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1 of 1 people found the following review helpful By G. A. Scott on 2 Jan 2012
Format: Paperback
I started this book yesterday as the first of a 2012 challenge - to read 52 books between now and the end of the year ! I'm already half way through and loving it ! Tudor history from a different angle. I think it's well written, and clearly the author has done his research, as already said in another review by his friend ! It makes a great change to the (often) bodice-ripping Tudor yarns that we usually see !!
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7 of 10 people found the following review helpful By Bookworm of St Leonards on 29 Nov 2010
Format: Paperback Verified Purchase
There are lots of novels about the Tudors coming out all the time, and each one tries to differentiate itself by having its own special angle. Usually it's by turning a traditional bad guy into a good guy (as in Wolf Hall) or vice versa. In this case, the angle is to put the spotlight on Reginald Pole and his "courier" (the narrator of the story). Most of it is set in Italy and that's a point in its favour since sixteenth-century Italian settings can't really go wrong. But it is very dull. The pretentious philosophising by Pole and assorted Italian intellectuals only adds to the pain. I don't know how, or why, I finished it - something to do with travelling at the time and not having anything else handy for airports and trains.
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9 of 13 people found the following review helpful By BCathcart on 27 Aug 2010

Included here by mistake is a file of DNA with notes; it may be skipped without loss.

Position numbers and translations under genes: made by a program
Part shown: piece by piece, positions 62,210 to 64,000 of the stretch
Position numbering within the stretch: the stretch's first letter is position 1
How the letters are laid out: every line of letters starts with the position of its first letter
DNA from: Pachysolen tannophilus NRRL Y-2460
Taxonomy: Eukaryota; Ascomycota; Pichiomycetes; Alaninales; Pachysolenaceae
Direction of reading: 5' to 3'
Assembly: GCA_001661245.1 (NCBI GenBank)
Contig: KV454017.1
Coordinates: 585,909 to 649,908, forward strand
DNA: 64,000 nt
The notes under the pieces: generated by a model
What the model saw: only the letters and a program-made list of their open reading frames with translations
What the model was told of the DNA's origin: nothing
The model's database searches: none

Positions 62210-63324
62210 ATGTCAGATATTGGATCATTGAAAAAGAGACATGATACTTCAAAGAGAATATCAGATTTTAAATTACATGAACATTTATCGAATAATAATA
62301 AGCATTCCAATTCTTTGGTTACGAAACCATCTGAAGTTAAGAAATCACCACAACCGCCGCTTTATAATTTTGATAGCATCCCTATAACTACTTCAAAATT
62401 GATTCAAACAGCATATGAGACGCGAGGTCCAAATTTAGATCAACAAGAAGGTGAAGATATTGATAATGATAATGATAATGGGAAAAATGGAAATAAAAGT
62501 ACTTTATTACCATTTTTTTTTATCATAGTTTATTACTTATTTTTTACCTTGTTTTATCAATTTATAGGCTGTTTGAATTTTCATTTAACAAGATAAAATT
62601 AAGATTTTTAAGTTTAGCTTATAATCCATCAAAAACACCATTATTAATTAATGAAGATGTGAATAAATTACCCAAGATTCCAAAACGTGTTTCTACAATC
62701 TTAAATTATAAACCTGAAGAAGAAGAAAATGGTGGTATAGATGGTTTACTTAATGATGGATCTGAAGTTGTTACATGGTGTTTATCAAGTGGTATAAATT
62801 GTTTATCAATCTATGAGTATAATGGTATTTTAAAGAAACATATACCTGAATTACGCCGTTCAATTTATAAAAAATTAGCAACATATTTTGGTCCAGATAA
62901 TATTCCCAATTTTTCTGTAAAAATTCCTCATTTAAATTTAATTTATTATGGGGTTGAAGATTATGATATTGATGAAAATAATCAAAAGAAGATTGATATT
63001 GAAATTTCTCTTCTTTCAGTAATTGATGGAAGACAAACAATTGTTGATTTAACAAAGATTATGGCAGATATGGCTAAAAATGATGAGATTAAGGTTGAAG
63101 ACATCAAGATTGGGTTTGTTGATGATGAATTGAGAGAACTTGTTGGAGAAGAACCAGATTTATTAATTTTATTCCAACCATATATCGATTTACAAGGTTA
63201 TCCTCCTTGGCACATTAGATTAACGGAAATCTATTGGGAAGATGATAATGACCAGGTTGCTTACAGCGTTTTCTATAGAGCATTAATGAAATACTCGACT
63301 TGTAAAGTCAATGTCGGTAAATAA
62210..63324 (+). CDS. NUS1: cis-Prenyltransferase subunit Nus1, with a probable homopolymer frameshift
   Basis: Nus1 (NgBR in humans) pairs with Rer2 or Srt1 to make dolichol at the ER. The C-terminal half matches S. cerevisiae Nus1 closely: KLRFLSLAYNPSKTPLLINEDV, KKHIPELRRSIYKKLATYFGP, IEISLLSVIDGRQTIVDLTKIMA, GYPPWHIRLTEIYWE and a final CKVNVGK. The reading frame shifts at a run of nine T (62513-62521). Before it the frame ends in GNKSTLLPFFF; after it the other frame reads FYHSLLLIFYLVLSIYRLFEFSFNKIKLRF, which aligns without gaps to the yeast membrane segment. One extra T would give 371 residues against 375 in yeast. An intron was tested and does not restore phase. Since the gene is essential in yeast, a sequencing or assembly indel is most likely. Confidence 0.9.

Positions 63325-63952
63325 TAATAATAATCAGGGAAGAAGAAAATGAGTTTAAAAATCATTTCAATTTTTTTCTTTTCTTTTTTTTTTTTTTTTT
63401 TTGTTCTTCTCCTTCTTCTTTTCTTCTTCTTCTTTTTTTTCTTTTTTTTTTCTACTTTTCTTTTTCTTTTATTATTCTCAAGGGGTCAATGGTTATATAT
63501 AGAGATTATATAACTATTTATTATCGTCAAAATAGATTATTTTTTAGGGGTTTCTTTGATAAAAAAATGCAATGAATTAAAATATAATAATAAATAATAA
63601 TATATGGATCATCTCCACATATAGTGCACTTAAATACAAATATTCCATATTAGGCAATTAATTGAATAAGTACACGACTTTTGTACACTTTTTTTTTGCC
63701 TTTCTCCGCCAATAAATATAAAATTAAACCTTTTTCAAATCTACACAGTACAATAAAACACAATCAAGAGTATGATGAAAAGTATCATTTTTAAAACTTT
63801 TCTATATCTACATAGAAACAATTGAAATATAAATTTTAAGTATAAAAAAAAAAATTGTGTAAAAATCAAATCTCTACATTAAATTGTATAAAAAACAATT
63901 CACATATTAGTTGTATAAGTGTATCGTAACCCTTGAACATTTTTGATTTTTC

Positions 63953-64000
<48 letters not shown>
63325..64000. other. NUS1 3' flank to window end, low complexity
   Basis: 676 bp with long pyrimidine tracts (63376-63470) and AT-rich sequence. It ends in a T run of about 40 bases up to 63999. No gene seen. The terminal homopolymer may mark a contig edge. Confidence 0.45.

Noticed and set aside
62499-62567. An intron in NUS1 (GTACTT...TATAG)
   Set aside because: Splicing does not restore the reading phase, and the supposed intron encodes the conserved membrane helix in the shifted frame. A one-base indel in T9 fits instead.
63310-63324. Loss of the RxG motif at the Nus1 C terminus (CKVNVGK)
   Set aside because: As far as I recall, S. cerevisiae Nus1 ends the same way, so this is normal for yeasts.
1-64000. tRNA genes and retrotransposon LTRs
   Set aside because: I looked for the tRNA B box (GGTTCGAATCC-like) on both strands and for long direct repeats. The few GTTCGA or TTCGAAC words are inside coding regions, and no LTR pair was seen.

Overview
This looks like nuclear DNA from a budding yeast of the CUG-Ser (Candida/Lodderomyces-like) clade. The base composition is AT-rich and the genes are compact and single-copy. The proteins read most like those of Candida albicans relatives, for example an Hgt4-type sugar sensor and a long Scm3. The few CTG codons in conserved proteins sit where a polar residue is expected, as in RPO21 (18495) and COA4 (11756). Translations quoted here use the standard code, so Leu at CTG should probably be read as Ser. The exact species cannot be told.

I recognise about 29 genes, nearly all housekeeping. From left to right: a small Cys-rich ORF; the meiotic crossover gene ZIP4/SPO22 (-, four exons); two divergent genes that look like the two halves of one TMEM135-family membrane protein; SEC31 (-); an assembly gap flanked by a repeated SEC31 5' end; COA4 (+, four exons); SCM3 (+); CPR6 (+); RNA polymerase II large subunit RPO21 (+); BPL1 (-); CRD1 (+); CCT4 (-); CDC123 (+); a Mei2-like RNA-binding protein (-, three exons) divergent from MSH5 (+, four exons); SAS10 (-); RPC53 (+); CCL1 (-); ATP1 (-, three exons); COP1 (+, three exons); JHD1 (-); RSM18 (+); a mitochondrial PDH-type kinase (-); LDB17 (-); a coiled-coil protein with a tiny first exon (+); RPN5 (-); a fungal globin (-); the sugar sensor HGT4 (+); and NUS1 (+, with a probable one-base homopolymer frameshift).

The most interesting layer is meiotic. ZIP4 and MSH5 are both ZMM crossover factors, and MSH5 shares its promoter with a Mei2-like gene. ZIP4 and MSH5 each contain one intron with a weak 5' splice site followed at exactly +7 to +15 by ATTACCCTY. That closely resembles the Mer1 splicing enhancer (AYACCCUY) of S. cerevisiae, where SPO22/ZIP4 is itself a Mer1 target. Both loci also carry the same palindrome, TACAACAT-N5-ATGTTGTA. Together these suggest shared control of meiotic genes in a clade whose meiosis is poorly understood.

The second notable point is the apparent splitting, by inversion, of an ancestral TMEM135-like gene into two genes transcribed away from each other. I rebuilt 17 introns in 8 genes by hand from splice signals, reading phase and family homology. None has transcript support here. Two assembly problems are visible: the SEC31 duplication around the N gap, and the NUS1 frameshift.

Format: Paperback
Let me come clean: the writer of this book is a friend of mine. I am convinced, however, that I would have loved it whatever name was on the cover. It's just great: Henry VIII, art, popes, Italy, burnings at the stake, ideas, Michelangelo, intrigue, horses, books, love, religion and fear. And not only is it a good tale, it is also beautifully written -- witty and humane, without a hackneyed phrase to be seen.
If you liked Wolf Hall you may be in for a shock, for Thomas Cromwell comes out of this badly, but I happen to know that the research has been exhaustive. I galloped through The Courier's Tale in little more than one (working) day -- on the Tube, in the bus, into the small hours. (It's shorter than Wolf Hall too.) Buy it and my friend will be pleased; read it and you will be too.
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4 of 6 people found the following review helpful By WHall on 30 Aug 2010
Format: Paperback
This novel is brilliant.It's a beautifully written, historically accurate narrative that works on a number of different levels. Not only an enlivening account of a fascinating period of European and indeed Religious history,'The Couriers Tale' is also a moving human story of an 'ordinary' person who by the nature of being a courier between Rome and London is witness to extraordinary events. Walker's prose is fresh, clear, funny and nuanced with perceptive vignettes about the nature of being a human being, both in the sixteenth century and today. By far the best book I have read this year-buy it for your Autumn evenings.